Thanks to their exemplary performance, the French Greens have yet again put their mark on the country’s political landscape. By securing some of the largest and sought-after local posts and by proving instrumental in the battles fought by others, the Green agenda has suddenly once again skyrocketed in importance.
Coming out of these elections, there is a clear message for President Macron – the future is green and larger cities and urban electorates have embraced it.
Running on steam
When it comes to losers – there are plenty. First and foremost, the two traditional French parties – the socialists and the Republicans once again suffered a beating, pushing them yet another step closer to irrelevance – but hey, at least it wasn’t as bad as last time.
Most of their successes in these elections were achieved thanks to the fact that their candidates were recognizable faces in their constituencies and had been performing well in their jobs over the past years.
By holding onto most of their strongholds (with the exception of some larger urban areas) the two parties have successfully fended off their political demise – for the time being, at least. They also managed to wash away, at least partly, the shame of the 2019 European Elections but remain on the edge of a political pitfall.
A Pyrrhic victory
Up next is Marine Le Pen’s National Rally. The party’s result was touted as a great success by its officials but judging by the numbers it can hardly be called anything but a failure. For reference, in 2014, the National Rally (then called the National Front) successfully secured 1438 council seats in 463 towns. Jumping back to today, the party barely won some 840 seats in a total of 258 towns.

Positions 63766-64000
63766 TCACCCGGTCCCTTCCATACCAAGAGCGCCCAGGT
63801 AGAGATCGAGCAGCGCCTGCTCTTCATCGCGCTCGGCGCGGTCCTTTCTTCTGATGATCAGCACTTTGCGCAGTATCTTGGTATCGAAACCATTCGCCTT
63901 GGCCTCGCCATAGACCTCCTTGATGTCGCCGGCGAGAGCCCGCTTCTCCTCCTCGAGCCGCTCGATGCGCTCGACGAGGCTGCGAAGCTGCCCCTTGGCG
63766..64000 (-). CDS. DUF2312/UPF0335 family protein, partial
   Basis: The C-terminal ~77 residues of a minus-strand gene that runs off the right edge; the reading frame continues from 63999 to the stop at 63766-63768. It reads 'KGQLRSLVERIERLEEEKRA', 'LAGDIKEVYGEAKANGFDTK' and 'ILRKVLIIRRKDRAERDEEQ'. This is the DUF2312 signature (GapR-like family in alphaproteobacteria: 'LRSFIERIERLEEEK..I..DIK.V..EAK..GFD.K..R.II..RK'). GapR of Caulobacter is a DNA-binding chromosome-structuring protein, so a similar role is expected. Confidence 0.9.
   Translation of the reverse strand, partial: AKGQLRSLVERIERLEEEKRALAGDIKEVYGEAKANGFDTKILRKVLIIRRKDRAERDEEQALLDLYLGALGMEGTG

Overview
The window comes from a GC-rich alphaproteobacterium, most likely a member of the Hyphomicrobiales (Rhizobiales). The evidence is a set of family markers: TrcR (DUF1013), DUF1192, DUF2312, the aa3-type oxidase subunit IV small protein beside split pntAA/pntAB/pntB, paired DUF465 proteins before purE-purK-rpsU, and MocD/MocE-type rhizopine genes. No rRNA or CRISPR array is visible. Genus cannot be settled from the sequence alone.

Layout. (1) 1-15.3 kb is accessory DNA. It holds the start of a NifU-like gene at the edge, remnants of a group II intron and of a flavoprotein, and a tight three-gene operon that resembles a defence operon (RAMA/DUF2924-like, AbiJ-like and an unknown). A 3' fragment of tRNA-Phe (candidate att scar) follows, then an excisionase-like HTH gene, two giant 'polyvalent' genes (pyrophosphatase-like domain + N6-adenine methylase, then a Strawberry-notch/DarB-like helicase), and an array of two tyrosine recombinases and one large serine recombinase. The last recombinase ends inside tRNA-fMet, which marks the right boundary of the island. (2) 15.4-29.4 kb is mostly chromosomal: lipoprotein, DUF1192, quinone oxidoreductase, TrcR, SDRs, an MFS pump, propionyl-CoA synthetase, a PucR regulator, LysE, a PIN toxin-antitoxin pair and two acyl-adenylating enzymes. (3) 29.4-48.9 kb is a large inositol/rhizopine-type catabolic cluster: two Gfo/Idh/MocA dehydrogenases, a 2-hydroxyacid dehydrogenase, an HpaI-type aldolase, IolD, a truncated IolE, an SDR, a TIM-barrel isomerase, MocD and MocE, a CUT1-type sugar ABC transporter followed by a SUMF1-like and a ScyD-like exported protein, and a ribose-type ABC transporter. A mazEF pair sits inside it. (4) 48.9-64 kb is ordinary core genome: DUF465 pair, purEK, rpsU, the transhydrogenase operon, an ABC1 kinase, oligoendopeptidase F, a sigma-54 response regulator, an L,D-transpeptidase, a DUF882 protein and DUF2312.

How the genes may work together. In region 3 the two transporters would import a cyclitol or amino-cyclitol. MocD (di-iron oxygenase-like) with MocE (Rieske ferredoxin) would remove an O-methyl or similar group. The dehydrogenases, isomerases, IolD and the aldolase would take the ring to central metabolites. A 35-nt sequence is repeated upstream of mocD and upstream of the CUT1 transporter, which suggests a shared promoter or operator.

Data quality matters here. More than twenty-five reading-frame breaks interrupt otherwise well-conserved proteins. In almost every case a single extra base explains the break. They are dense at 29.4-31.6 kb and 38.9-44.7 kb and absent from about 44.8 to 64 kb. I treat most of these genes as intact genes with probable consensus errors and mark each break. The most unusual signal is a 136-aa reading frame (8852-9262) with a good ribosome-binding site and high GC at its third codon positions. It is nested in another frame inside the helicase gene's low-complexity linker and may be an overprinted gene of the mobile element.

Even Le Pen’s biggest victory can hardly be called such. In the southern city of Perpignan, Louis Aliot managed to secure the mayoral post – but no thanks to the National Rally. Quite the opposite, throughout the campaign, he attempted to distance himself as much as possible from Le Pen’s party and instead opted to work alongside other local far-right groups. Furthermore, he refused to allow the use of the party’s logo and imaging and shunned the National Rally’s anti-Macron and anti-Islam messaging instead preferring to tap into anti-Parisian and anti-northern sentiment to stir up his base.
Despite the official party line being that the Perpignan win is a sign that they are on the right side of history, Aliot’s flat out rejection of Le Pen’s main ideas and his success might end up a tough pill to swallow for National Rally leaders in the lead-up to the 2022 presidential elections.